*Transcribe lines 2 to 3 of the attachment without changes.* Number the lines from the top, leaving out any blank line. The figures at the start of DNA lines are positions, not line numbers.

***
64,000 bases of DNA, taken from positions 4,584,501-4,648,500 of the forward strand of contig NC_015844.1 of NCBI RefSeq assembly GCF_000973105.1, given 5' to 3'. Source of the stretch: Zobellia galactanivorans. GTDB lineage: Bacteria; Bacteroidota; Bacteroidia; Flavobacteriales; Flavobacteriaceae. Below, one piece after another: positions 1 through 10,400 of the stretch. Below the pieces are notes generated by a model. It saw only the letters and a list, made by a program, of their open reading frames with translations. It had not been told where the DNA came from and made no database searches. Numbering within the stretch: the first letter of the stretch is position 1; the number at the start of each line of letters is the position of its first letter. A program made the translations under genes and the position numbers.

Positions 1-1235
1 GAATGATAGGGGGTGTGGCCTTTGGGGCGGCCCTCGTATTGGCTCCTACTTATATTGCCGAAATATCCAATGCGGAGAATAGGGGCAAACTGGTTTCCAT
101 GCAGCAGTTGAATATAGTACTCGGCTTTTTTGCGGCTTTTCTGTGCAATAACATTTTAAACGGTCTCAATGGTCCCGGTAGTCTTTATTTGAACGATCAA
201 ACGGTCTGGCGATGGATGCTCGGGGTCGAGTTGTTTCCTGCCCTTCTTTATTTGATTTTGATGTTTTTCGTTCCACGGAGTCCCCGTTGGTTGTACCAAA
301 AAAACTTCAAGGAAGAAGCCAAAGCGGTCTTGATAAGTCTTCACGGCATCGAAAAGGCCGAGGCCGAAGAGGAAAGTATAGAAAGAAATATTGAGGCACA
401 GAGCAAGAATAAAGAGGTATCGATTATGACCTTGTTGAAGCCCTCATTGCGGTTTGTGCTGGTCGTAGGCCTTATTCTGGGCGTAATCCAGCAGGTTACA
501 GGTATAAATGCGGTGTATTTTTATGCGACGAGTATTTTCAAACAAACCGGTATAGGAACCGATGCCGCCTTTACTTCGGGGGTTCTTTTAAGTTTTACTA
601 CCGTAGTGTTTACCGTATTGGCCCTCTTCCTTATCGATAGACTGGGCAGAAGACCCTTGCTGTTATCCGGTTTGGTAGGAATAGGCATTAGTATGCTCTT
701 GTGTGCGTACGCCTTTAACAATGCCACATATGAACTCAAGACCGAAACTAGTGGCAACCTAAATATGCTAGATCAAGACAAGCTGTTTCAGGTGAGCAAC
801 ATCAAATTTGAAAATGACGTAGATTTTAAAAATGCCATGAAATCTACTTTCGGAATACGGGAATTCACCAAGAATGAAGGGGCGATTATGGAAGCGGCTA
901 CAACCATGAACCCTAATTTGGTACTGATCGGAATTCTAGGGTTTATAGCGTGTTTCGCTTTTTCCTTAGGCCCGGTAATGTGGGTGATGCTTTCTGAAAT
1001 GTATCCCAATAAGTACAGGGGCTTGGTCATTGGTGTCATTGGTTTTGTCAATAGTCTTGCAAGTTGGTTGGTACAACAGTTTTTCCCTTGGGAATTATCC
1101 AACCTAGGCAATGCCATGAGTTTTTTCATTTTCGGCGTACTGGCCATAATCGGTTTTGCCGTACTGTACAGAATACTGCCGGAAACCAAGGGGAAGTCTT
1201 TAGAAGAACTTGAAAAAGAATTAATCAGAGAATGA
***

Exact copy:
Positions 1-1235
1 GAATGATAGGGGGTGTGGCCTTTGGGGCGGCCCTCGTATTGGCTCCTACTTATATTGCCGAAATATCCAATGCGGAGAATAGGGGCAAACTGGTTTCCAT